This September, an inaugural class of 15 corporate and business professionals will enhance their abilities to strategically use data to help their organizations become more successful — through Canada’s first Executive Master of Information (MI) program in Information Systems & Design (ISD-E).
Following the highly successful model of offering an “executive degree,” the iSchool designed this option for mid-career employees who already work full-time in a wide assortment of information-relevant careers. Though similar to the existing program, these students will apply their new-found theoretical knowledge to a specific project in their workplace to benefit the corporate agenda.
After surveying key employers in multiple sectors (i.e. finance, business, technology and education), the iSchool concluded that there was strong support for a second option for offering this Master’s degree.
“This new delivery model allows companies to ensure a highly trained expert bridges the gap between business and IT services,” says Wendy Duff, Interim Dean of the iSchool. “These information professionals will respond to changing information practices in their workplaces by analysing data for solutions, and developing actionable plans using technology.”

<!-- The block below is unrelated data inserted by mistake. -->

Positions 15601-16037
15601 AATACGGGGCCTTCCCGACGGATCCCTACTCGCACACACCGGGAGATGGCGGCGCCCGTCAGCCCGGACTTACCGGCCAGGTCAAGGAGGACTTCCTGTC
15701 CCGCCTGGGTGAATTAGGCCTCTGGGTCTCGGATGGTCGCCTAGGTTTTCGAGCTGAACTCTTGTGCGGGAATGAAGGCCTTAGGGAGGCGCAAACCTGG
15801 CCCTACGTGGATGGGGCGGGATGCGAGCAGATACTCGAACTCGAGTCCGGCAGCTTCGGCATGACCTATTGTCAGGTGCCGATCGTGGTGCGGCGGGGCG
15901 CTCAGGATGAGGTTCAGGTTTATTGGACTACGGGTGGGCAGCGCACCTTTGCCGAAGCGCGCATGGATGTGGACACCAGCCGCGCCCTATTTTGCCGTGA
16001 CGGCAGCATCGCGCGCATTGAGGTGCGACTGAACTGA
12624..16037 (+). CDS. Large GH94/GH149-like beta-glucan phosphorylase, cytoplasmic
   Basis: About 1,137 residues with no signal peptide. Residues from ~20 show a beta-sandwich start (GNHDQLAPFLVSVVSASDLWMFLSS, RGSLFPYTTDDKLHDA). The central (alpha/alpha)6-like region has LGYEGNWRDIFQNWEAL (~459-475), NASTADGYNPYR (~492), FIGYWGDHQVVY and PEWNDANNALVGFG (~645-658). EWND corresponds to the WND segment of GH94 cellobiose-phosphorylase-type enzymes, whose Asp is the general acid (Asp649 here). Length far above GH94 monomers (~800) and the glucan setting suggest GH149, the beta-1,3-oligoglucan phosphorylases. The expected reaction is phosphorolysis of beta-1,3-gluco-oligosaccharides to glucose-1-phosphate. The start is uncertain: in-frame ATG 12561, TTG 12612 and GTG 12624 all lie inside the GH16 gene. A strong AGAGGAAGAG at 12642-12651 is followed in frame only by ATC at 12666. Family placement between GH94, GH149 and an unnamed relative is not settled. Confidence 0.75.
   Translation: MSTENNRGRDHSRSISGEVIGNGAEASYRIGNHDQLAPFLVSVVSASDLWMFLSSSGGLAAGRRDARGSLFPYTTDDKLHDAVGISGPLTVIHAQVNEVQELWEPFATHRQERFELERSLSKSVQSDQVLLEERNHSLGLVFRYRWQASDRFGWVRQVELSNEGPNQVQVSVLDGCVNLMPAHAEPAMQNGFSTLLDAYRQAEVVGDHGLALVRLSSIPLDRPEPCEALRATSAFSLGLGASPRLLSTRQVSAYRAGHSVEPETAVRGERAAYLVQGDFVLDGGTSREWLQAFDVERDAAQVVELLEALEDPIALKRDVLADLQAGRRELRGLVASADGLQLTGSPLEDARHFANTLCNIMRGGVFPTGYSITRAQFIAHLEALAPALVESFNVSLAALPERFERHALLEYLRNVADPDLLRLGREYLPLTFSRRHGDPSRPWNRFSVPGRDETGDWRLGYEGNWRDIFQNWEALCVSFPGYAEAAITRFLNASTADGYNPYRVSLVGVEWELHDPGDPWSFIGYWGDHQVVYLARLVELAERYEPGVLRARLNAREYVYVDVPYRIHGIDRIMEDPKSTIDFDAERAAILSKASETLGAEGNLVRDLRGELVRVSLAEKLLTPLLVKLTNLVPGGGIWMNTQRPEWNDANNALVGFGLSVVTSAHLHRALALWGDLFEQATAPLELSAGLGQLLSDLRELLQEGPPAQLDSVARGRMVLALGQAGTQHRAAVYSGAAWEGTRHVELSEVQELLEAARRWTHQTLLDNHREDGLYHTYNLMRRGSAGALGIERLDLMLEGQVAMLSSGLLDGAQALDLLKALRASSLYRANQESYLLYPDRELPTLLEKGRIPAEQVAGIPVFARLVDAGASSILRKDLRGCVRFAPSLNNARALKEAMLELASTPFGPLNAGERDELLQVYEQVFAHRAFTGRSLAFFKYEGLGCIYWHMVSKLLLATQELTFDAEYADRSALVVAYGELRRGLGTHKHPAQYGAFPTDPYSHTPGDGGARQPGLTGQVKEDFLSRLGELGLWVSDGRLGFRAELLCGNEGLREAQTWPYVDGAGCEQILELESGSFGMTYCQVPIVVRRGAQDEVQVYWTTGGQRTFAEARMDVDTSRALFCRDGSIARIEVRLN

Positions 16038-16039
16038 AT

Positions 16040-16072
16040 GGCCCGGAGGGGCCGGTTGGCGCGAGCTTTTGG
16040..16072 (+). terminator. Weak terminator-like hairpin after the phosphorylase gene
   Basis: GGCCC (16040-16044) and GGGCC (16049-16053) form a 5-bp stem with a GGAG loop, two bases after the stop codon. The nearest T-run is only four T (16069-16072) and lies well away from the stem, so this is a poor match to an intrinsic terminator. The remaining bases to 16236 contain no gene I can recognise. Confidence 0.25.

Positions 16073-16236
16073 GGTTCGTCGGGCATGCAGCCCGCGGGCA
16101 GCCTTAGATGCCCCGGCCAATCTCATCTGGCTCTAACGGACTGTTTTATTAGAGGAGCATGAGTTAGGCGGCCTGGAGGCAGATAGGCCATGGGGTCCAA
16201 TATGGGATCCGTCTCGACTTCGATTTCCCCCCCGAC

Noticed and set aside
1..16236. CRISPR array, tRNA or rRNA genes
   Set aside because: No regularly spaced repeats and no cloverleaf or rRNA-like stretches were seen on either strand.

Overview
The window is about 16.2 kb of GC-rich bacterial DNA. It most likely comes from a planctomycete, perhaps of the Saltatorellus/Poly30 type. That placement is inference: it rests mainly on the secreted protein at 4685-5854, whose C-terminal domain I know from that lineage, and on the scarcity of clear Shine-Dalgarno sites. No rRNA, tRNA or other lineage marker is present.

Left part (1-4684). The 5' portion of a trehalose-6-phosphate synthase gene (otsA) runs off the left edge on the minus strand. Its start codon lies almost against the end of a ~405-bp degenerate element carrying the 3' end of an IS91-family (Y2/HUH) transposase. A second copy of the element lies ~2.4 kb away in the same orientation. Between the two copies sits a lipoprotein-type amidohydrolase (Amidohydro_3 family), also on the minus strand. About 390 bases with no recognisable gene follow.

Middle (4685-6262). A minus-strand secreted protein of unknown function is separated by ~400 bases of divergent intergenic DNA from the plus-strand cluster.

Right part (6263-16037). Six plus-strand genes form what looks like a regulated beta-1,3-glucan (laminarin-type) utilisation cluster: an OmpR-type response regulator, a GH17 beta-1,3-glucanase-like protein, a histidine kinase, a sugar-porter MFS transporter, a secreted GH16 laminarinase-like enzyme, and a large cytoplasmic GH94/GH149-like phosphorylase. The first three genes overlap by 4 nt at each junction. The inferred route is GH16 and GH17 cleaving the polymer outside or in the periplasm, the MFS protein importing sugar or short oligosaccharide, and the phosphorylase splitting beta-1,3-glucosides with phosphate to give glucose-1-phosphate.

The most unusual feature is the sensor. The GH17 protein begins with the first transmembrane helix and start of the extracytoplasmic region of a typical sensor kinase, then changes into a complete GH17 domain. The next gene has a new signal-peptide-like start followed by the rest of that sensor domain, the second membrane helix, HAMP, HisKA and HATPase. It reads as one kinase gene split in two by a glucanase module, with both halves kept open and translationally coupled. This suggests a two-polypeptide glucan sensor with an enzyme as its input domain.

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Associate Professor Kelly Lyons, known for her research in human-to-human interactions in service systems, is a lead professor in the Executive MI. Lyons says she and her colleagues witnessed a marked increase in demand for managers to be able to strategically use a broad array of information and data to improve organizational outcomes.
“Our graduates will lead or participate in multi-disciplinary teams to analyze, design, and implement innovative and effective information systems, while emphasizing critical thinking, creative problem-solving, and collaborative decision-making,” she says.
Simon Wong (MI 2013), who works as the quality and delivery lead at ExperiencePoint, says ISD skills and knowledge were key in attaining his current job.
“During my time at the iSchool, I enhanced my practical skills and gained exposure to new frameworks for analyzing information systems through a mix of hands-on and theory based courses within the ISD concentration,” he says.
As a student who worked full-time throughout his degree, Wong felt the program allowed him to apply and test, almost immediately, many of the concepts and tools he learned at the iSchool.
“Having those robust frameworks to understand and communicate about information systems and architecture with colleagues helped me do more in my job, and obtain other positions after graduation.”